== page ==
My friend and neighbor Robert, a former NASA engineer with a super-powerful 1961 Questar telescope (140x) in his backyard, showed me Saturn the other night -- a tiny circle with a tiny ring around it, so distant (900 million miles from Earth) that the Saturn we saw at 9 p.m. was really what Saturn looked like at 7:30. (That would be at its farthest distance from Earth -- average would be about 70 minutes).
Robert's Saturn sighting was my favorite bit of stargazing since Ziggy Stardust and the Spiders from Mars touched down at Carnegie Hall in 1972. And it got me thinking about the connection between space and music.
Mr. Stardust, of course, was an undocumented alien who had taken on the persona of "David Bowie" 25 years earlier. In 1969, shortly after Neil Armstrong became the first undocumented alien to walk on the moon, Ziggy launched his song "Space Oddity," an ominous take on space travel that became a planet-wide smash and spawned a pioneering, otherworldly video.
NASA scientists added a bit of universal music to the music of the universe in 2008 when they transmitted The Beatles' (really, John Lennon's) heavenly "Across the Universe" into deep space from the largest antenna in the world. Gold albums are attached to the two Voyager Spacecraft, which may someday blare the "Sounds of Earth" from an alien world's turntable. The big bang of rock & roll was represented by Chuck Berry's "Johnny B. Goode." Perhaps Chuck was musing on the music of the solar system when he wrote, "Many people coming from miles around/To hear you play your music when the sun go down."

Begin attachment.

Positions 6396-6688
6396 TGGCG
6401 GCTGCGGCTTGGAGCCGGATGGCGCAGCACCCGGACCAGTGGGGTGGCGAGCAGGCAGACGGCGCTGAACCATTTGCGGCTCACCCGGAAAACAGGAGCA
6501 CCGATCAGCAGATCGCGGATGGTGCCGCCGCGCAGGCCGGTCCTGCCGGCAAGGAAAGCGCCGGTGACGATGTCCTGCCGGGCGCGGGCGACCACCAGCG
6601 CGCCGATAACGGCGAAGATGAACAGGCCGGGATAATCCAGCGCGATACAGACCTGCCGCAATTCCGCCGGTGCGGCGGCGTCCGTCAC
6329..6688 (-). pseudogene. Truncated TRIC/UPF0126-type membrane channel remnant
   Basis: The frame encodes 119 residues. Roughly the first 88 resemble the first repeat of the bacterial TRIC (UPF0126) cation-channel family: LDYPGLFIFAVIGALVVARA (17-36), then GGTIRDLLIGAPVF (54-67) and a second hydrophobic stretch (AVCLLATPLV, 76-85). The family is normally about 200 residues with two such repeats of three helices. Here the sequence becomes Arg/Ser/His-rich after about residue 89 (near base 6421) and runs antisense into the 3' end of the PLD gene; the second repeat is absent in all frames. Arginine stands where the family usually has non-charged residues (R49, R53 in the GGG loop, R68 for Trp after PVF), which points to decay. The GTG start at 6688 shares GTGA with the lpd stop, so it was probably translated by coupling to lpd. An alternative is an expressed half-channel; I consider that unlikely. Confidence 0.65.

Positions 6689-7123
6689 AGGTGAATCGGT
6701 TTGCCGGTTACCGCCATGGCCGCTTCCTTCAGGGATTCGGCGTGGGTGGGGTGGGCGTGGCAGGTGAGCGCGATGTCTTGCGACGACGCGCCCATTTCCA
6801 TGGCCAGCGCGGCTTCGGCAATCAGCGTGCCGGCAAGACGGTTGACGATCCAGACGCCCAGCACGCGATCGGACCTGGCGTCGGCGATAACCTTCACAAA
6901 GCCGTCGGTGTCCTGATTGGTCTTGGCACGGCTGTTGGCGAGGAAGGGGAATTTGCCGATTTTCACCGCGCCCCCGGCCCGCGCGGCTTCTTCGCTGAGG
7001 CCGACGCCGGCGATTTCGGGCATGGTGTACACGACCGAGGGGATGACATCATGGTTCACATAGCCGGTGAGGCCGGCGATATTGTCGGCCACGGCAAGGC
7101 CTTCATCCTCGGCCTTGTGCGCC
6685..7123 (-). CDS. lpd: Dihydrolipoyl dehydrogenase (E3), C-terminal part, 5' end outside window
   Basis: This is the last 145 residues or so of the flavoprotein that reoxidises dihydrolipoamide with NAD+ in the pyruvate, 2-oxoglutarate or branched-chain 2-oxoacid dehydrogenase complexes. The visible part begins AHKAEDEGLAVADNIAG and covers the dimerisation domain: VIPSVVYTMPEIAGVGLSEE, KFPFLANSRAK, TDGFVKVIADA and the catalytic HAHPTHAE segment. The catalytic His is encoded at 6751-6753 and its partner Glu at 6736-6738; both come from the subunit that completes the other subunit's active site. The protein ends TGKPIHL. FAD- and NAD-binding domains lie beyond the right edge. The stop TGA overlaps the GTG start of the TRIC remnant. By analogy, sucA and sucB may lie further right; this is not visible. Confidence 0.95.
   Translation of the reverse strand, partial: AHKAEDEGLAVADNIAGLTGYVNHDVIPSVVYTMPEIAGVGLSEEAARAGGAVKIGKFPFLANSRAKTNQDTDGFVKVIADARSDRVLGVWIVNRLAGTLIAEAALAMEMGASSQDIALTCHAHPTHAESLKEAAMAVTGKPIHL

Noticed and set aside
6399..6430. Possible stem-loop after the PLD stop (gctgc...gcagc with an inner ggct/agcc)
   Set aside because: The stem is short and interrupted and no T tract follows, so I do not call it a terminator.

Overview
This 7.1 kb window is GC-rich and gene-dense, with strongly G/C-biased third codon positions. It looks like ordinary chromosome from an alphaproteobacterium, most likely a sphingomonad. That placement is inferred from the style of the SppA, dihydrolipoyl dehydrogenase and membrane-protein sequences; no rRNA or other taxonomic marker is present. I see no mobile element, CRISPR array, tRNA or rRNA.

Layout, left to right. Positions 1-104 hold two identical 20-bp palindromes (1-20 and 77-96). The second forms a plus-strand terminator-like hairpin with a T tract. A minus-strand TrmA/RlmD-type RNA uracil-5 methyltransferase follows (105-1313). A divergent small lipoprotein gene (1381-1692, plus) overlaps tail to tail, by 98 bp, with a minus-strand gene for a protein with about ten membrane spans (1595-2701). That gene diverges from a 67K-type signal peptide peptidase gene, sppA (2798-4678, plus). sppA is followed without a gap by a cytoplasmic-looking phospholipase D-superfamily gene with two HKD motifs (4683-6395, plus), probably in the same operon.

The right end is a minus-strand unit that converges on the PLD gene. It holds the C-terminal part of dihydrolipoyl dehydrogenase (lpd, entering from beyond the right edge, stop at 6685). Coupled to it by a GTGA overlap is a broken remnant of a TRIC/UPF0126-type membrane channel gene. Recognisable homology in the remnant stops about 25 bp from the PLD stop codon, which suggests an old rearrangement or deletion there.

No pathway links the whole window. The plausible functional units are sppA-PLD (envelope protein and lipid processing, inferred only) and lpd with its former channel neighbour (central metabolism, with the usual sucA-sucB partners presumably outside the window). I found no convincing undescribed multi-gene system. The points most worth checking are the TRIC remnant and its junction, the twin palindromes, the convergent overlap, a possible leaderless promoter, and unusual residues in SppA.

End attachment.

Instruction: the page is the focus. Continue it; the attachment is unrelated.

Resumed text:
The Cassini-Huygens, a robotic spacecraft, has been studying Saturn since 1997. It began to run rings around the ringed planet in 2004 and its "ESA Huygens" probe reached Titan, Saturn's largest moon, the following year. The Titan sojourn had its own original soundtrack -- the specially commissioned tunes, "Hot Time," "Bald James Deans," "Lalala" and "No Love." Will creatures from other galaxies conjure an Earth populated by hairless pop stars looking for love in all the 'flight spaces'? Only "hot time" -- and we could be talking millions of years -- will tell.
The stars have inspired countless other musical stars, from Haydn to Hindemith, from Moby to Coltrane, from Grateful Dead to The Byrds. This list merely scratches the surface.
Some composers have sought to harness the Harmony of the Spheres more directly. John Cage created "Atlas Eclipticalis" in 1962 by putting notes on pages of a star atlas and letting the arrangement of the stars determine the pattern of the notes. A few months ago, Angelenos were treated to the Los Angeles premiere of Gérard Grisey's "Le Noir de l'Etoile (The Black of the Star)," a near-legendary piece in which, according to the show's sponsors Monday Evening Concerts, "Six percussionists play pulsing rhythms at different speeds on different instruments ...Signaling to each other, signaling to us, they are also preparing for the arrival of rhythms from outer space: the pulsations of rapidly rotating neutron stars known as 'pulsars.'"
Earlier this year, astronaut Chris Hadfield jammed with the space/music continuum during his five-month stay on the International Space Station. Hadfield filmed himself floating through the zero-gravity environment while warbling "Space Oddity" to the accompaniment of his acoustic guitar. The spaced-out video became an Internet sensation with 10 million views in its first three days, the cosmic equivalent of "Video Killed the Radio Star." Ziggy himself, still masquerading as David Bowie after all these years, tweeted: "Chris Hadfield sings 'Space Oddity' in space! Hallo Spaceboy..."
While Robert and I were staring at Saturn, the ringed planet was, in a sense, staring back at us. These new images taken from the Cassini probe show the Earth as a tiny blue dot beneath Saturn's massive yellowish rings.
If you're a space/music enthusiast and there's no Questar telescope in your neighbor's backyard, you can listen here to the melodies of Saturn's rings, a very special kind of ring-tone.
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